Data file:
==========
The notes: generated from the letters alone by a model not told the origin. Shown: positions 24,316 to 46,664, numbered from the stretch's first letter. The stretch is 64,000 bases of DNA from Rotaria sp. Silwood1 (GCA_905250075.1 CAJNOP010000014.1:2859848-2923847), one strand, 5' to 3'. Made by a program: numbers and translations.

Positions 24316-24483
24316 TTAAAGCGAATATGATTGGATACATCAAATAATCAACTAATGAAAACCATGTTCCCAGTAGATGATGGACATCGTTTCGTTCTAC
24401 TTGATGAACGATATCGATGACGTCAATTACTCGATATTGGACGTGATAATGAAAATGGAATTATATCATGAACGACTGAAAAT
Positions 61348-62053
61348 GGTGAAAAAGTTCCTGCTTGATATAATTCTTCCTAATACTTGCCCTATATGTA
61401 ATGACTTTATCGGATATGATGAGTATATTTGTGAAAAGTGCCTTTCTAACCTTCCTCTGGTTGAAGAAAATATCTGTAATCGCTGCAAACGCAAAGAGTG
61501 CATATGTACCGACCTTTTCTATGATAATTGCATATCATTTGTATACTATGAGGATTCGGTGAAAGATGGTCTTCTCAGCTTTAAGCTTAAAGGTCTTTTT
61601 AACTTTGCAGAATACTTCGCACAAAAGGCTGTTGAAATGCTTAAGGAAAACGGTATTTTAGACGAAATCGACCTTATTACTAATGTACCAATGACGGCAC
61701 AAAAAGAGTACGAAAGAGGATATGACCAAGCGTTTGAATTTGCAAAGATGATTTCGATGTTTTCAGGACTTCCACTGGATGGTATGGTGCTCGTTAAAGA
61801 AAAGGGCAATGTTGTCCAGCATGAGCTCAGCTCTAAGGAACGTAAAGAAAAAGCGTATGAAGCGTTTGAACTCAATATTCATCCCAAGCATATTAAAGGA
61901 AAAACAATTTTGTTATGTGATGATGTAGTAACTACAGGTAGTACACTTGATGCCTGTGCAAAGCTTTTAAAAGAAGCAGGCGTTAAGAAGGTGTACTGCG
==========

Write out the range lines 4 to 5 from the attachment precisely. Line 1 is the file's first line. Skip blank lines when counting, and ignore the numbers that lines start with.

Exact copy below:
24401 TTGATGAACGATATCGATGACGTCAATTACTCGATATTGGACGTGATAATGAAAATGGAATTATATCATGAACGACTGAAAAT
Positions 61348-62053